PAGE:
Guaranteed To Impress: 3 Easy DIY Hostess Gifts Everyone Can Enjoy!

Laughter might be the best medicine, but if you ask us, food is the best thing to bring to a party. And there's nothing more thoughtful than a handmade gift, right? That's why we've concocted this go-to list of DIY party gifts that the host and the guests can enjoy for many, many dinner parties to come.
If you're a bit shy in the kitchen, this is the time to suck it up. These recipes might sound beyond your abilities, but once you read through the steps, you'll see they're actually easy easier than pie. From French delicacies to the perfect pantry treat for the creative cook, your gift will be the best in the house!
In any other country, they'd be called cheese balls. But in France, they're called gougères, which makes them — by our calculations — approximately 20 times more delicious. But don't take our word for it! These babies are as easy to make as they are to indulge in.
1 cup milk
1/2 stick unsalted butter
3 large eggs
1/4 cup grated Parmesan cheese
1 1/2 cup grated Gruyère or Swiss cheese
1 cup flour
Dash Cayenne pepper
Dash paprika
Coarse salt
Parchment paper
Preheat the oven to 375 degrees.
Heat the butter, milk, and cayenne pepper until it just begins to boil. Add the flour immediately and stir vigorously until the mixture forms a ball. Remove from heat and let cool for 5-10 minutes.
Add eggs and paprika, mixing until combined (this is called a pâte à choux, and it's okay if it's a bit lumpy).
Reserve a bit of Parmesan cheese, then mix in all the rest along with all of the Gruyère. Stir just enough to incorporate.
Spoon out about one tablespoon worth of the mixture and form it into a ball with your hands (watch out, it's sticky!). Place each one about one inch apart on a cookie sheet lined with parchment paper.
Sprinkle a bit of the reserved Parmesan, along with some coarse salt, on top of each gougère. Bake for about 30 minutes, until they are just beginning to brown on top.
Voilà! Julia Child would be proud...and the host of the party will be eternally grateful. Plus, you get to give your cake and eat it, too!
Note: Gougères are best fresh, but you can bake them a few hours in advance and then re-heat (in the oven, not the microwave) just before serving.
Candied Orange and Lemon Peels
One tip to automatically up your kitchen cred? Present these to any lucky pal. Making candy sounds like hard work, but it's remarkably easy! This is a gift that can be enjoyed on the spot or kept for weeks (though we doubt they'll be able to hold out that long).
3 cups granulated sugar
4 oranges
3 lemons
Candy thermometer (You can use a meat thermometer as well, but they don't always go up high enough, and are tricker to dip in a pot of hot water.)
If you don't have a thermometer of any kind, you can test when the mixture reaches "thread stage." This is tough for first-timers, but basically, all you need to do is drop a tiny bit of the mixture into a glass of cold water. If, instead of spreading out into the liquid, it forms a thin thread, it's ready to go.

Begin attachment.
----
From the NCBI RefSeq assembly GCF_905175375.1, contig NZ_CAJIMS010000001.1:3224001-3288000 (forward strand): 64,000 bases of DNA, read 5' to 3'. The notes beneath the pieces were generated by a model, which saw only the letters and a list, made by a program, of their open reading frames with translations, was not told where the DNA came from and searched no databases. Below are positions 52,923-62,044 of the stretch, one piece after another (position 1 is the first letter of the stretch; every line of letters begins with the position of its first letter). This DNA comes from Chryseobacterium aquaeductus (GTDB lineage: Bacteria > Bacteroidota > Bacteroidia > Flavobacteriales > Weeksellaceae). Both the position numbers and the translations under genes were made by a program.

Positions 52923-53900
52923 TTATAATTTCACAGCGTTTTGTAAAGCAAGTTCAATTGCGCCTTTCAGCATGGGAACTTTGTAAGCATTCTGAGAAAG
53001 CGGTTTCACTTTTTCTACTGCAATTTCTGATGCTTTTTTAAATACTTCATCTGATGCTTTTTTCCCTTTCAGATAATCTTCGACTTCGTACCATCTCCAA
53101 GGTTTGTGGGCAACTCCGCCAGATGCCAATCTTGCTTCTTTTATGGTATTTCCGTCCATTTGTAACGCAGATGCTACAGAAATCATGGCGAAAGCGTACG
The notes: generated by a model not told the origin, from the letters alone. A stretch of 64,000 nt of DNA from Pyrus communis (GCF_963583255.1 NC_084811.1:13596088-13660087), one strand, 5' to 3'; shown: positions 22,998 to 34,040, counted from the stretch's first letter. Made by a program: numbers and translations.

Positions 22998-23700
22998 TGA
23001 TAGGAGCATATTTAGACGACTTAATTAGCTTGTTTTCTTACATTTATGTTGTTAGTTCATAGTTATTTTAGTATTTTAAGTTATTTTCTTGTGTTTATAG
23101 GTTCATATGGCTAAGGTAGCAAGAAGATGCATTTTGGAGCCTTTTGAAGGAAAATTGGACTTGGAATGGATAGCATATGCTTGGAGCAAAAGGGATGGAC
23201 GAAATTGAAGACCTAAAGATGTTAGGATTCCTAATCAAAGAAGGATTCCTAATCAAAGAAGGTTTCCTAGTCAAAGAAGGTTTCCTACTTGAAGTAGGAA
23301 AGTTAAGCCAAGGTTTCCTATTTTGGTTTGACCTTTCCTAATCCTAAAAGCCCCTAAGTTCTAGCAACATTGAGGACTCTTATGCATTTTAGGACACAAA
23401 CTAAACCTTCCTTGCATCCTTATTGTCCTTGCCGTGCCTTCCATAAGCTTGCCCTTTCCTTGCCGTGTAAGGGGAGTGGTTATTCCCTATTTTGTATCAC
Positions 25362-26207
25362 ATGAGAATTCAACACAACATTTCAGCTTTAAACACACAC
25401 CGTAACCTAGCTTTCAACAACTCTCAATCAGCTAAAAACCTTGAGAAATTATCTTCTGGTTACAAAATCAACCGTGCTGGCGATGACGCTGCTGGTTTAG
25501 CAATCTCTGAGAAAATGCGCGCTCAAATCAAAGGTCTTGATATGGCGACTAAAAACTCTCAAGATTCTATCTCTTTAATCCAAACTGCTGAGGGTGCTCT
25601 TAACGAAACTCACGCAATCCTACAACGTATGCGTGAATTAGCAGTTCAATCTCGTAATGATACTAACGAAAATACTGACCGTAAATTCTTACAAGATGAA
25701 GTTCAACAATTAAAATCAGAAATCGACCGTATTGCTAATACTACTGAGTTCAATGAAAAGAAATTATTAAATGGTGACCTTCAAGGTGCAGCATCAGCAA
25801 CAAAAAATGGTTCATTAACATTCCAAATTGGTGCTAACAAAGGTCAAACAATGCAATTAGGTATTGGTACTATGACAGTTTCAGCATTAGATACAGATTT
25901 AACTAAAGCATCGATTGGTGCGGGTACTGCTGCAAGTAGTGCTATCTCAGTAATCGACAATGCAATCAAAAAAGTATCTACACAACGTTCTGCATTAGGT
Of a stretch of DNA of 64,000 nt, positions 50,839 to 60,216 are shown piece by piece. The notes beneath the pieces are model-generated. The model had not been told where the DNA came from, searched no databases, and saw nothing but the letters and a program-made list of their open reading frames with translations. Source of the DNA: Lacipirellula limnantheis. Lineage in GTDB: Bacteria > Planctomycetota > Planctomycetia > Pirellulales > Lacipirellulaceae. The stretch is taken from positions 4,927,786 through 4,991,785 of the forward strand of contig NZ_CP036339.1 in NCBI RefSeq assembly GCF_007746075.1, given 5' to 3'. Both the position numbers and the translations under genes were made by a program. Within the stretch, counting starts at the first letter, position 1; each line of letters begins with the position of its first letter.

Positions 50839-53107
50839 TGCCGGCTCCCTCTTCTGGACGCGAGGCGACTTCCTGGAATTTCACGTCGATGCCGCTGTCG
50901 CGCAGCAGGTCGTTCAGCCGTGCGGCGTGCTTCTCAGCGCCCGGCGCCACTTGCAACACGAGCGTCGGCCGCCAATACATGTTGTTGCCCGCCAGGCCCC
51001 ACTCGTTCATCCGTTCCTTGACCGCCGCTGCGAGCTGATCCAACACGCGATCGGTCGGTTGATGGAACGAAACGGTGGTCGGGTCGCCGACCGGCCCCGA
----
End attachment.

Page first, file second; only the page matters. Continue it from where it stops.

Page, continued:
Begin by heating two cups of sugar and one cup of water in a pan. Monitor closely, but after about 20 minutes, it should reach about 230 degrees. Meanwhile... sgsgZ-_ZJW0kugHvyFMukFdpf18jygOiAdlg0AlvsOM
Peel the lemons and oranges. If you've got a real sweet tooth, just take off the very top layer; if you like a bitter edge to your candy, go a little deeper to get some of the white underneath.
Once the water and sugar mixture has reached 230 degrees, drop the peels into the water. Reduce heat slightly and boil for about 5-10 minutes. Remove from heat and let cool.
Toss the peels in sugar.
Lay the sugar-coated peels out on paper towels to dry. It's best if you can wait overnight, but if you're in a crunch, leave them out as long as you can and then toss in a brown paper bag to release the moisture.
A handy mason jar, a bit of baking twine, and you've got a gorgeous gift with a handmade touch! Now, how to persuade them to open it and give you a taste before the party's over...
Vanilla Sugar
Again, this one sounds tough, but it's beyond easy. Sensing a theme here? The hardest will probably be tracking down the vanilla beans — make sure to call around first, 'cause they're not as common as you think.
2 cups granulated sugar
2 vanilla beans
This recipe should sit in a sealed container for at least a week. However, it's up to you if that burden of painful temptation lies with you or with the recipient...
Set aside two cups of sugar in your container of choice.
Split the vanilla beans lengthwise.
Scrape the inner contents of the bean out with a knife.
Add the contents of the bean, as well as the husks themselves, into the sugar. The more you add, the stronger the flavor — and if you're really hard core, you can blend the sugar and the inner bean contents in a food processor (but leave the husks whole).
Add the husks and seal tightly.
This is a delicious recipe that works on so many levels — for baking, in tea, coffee, or a hot cup of milk, or, you know, just a spoonful when you're feeling low.

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